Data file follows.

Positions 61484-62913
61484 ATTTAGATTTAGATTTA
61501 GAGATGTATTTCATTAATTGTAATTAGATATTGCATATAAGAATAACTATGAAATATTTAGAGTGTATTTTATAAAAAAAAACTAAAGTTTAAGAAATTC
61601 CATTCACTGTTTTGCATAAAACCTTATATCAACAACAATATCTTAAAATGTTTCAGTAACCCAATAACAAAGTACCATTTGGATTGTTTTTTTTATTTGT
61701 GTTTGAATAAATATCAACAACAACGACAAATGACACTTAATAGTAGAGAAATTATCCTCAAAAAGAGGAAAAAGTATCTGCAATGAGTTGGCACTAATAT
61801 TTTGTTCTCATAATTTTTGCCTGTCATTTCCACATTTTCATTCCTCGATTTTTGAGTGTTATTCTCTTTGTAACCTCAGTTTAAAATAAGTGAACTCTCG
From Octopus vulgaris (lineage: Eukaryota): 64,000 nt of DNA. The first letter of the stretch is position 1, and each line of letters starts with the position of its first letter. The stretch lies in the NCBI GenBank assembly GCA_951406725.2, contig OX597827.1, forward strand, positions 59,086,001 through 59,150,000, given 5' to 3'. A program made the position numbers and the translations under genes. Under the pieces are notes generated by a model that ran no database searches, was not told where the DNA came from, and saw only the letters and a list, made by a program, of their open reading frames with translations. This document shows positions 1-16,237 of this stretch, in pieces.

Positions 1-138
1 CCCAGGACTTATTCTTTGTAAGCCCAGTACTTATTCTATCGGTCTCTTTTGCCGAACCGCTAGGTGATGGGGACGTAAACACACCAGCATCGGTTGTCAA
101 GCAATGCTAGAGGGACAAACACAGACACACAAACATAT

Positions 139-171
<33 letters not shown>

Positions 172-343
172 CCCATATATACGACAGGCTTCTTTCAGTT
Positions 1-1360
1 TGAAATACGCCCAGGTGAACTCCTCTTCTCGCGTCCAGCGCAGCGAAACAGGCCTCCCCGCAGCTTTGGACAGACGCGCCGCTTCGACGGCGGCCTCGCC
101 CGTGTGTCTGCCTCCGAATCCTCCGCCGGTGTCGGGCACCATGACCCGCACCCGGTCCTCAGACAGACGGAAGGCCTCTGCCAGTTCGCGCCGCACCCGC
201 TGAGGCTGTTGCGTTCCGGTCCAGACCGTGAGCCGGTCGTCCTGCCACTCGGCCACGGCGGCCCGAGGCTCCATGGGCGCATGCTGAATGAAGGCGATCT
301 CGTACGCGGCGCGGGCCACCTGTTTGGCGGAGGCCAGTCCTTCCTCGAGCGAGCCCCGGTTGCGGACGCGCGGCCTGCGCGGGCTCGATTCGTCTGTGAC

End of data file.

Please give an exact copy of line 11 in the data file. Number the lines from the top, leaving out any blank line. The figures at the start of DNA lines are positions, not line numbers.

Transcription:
Positions 139-171